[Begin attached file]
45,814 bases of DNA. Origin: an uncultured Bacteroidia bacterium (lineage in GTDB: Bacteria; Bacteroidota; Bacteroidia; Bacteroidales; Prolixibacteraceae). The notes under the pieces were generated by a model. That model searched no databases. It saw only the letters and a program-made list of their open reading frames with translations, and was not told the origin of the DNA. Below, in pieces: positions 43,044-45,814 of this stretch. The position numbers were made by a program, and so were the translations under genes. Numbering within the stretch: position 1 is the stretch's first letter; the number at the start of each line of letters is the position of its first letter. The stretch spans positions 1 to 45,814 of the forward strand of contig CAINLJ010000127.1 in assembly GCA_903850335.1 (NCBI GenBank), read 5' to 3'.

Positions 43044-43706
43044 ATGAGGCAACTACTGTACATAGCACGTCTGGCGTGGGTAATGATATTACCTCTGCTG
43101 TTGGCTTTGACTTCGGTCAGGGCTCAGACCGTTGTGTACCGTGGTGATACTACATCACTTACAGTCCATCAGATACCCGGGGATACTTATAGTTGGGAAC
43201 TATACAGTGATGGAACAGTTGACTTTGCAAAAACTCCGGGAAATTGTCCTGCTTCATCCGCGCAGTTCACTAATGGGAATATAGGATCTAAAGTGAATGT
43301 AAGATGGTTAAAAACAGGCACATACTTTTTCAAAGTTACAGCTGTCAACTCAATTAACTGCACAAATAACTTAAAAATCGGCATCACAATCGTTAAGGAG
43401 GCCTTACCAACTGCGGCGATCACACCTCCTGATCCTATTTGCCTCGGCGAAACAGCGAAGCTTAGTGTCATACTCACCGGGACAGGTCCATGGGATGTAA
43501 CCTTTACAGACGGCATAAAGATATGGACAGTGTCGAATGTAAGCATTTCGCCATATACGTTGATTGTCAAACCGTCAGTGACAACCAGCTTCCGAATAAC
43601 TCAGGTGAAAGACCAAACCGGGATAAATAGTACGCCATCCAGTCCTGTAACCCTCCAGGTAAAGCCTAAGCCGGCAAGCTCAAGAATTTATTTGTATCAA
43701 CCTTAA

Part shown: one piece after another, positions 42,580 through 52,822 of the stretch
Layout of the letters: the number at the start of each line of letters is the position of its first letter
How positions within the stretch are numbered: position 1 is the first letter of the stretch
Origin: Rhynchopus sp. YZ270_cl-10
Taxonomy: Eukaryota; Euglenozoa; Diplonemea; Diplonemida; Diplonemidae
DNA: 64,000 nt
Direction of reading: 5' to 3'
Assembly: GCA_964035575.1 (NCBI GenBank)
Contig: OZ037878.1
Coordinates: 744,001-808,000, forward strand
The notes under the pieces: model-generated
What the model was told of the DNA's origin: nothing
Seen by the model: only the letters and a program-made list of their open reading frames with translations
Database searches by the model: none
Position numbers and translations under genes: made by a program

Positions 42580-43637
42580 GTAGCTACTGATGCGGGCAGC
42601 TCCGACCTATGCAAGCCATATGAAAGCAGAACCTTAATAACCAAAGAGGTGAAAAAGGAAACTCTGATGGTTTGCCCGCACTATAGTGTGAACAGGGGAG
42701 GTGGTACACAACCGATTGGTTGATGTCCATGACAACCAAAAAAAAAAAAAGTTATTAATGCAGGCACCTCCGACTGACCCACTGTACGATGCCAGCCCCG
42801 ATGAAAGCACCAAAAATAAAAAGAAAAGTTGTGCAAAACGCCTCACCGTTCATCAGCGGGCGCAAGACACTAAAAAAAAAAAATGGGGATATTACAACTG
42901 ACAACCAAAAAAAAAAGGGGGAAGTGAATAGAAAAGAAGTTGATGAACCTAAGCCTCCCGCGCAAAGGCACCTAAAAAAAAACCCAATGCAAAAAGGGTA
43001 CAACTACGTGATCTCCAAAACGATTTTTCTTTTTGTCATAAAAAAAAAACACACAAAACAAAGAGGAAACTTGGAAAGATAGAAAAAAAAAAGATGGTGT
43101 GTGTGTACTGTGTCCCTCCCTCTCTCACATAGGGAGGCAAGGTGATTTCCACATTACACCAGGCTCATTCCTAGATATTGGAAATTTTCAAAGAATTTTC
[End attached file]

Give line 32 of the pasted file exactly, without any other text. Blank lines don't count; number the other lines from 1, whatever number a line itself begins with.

43001 CAACTACGTGATCTCCAAAACGATTTTTCTTTTTGTCATAAAAAAAAAACACACAAAACAAAGAGGAAACTTGGAAAGATAGAAAAAAAAAAGATGGTGT